| Module Info
| Add a review of Lingua-EN-AddressParse
I found a nice interface and great documentation here, but unfortunately, I couldn't get the most basic of US address formats to parse (with country_code set to 'US', as specified):
my $address = new Lingua::EN::AddressParse();
my $error = $address->parse("1 17th Street, Denver, CO USA");
Instead of returning an error as I would expect, this code throws several warnings and then crashes:
Use of uninitialized value $country_or_code in numeric eq (==) at /usr/local/share/perl/5.18.2/Locale/SubCountry.pm line 537.
Use of uninitialized value $country_or_code in hash element at /usr/local/share/perl/5.18.2/Locale/SubCountry.pm line 554.
Use of uninitialized value $country_or_code in concatenation (.) or string at /usr/local/share/perl/5.18.2/Locale/SubCountry.pm line 561.
Invalid country name: chosen, names must be in title case at /usr/local/share/perl/5.18.2/Locale/SubCountry.pm line 561.
Can't call method "country_code" on an undefined value at /usr/local/share/perl/5.18.2/Lingua/EN/AddressParse/Grammar.pm line 912.
Perhaps it is excellent for other kinds of use cases, but it fails at the kind of address parsing that I need.
Very useful module. A bit slow to start as it uses Parse::RecDescent, and if you have a lot of addresses from an unclean source then you will have to find an alternative way to parse them (e.g. with Regexp::Assemble). You can report failing addresses to the author via RT for his corpus.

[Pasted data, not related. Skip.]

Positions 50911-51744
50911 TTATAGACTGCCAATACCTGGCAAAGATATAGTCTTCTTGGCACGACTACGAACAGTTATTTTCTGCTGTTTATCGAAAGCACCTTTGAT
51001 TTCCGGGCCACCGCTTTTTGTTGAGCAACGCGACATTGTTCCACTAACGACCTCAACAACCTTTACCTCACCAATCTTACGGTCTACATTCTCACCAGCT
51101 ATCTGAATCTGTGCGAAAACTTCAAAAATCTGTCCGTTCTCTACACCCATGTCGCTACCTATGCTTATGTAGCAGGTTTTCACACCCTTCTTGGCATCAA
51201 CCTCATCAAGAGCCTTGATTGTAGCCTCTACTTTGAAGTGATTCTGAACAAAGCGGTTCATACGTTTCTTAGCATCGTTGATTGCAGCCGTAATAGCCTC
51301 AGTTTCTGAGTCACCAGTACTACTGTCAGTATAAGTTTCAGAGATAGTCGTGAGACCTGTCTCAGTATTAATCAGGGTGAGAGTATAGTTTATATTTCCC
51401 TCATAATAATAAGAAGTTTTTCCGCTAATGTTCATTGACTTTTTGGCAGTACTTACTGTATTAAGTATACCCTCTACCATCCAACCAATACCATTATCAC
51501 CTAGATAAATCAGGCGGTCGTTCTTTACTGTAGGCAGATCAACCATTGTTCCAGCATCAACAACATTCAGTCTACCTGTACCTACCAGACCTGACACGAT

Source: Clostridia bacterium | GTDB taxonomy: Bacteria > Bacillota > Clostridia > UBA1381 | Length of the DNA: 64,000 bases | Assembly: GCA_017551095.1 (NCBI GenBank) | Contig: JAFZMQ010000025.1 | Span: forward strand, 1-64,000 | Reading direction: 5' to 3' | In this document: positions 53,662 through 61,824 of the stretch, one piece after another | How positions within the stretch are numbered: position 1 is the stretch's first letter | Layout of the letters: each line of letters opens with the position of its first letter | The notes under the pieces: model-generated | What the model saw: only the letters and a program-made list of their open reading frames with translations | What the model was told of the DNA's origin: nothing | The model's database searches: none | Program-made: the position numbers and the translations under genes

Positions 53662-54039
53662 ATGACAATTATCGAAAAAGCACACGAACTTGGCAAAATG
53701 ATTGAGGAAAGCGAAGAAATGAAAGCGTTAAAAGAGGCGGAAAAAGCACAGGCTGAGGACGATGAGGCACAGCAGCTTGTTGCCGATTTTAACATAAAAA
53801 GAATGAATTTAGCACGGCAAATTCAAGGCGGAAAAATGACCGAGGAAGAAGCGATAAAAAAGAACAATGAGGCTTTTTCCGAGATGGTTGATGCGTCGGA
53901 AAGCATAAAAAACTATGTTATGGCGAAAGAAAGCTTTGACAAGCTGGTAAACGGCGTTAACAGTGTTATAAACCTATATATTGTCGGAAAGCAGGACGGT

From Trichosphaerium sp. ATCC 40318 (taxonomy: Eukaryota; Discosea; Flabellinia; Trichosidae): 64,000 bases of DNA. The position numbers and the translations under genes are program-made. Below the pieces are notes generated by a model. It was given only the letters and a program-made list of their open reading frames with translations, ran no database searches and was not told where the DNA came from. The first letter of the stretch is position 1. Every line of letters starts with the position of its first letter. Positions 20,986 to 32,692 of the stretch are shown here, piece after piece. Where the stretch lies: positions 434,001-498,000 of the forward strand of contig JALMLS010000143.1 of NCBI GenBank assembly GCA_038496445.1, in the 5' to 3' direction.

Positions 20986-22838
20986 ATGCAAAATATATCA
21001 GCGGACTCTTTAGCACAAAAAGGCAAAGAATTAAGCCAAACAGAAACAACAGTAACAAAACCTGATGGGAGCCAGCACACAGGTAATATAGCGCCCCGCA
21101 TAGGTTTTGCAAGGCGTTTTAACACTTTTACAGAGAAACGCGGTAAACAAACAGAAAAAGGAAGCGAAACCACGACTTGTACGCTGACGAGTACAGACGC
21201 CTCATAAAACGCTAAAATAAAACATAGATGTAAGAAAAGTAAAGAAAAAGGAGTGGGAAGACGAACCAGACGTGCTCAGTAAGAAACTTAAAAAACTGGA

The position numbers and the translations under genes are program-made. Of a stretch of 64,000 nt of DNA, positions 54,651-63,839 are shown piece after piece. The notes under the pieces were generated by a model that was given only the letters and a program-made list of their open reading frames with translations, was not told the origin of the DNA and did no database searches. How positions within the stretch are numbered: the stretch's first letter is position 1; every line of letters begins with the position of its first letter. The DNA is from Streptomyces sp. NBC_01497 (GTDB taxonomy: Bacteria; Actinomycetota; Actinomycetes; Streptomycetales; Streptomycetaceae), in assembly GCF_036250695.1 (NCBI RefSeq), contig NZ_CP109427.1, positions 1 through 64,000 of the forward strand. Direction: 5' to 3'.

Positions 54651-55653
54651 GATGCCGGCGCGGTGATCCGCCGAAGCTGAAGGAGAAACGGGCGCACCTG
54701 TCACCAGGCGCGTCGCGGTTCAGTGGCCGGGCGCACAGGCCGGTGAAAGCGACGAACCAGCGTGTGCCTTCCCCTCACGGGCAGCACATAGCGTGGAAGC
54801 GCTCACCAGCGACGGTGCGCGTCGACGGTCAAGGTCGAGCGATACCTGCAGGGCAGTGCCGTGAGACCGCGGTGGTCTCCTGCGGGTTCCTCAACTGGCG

Parsing addresses like this is a hard problem, and given that, this module is an excellent resource. 4 stars due to the hardness of the problem really.
Note: I am told by the author that the module has been completely rewritten, and many of the problems fixed. However, I am no longer working on a project that involved parsing addresses, so I cannot verify this.
Below are previous comments for for v1.11 (which was released in 2002). I do not know if they still apply.
One major problem is that (for US addresses, anyway) it doesn't work unless addresses are very simply formatted:
123 Maple Street, Anytown, ST 12345
Anything beyond that (apartment numbers, post boxes, squares and cross streets, etc.) and it returns nothing.
Often addresses don't fit a simple pattern. (If they all matched that pattern, I wouldn't care about finding a module...)
Worse: it uses Parse::RecDescent, so it takes a few seconds to parse a simple address.
If it worked for most addresses, I'd say the "interface" and "ease of use" were great. Alas...
One note: parsing addresses is a HARD problem.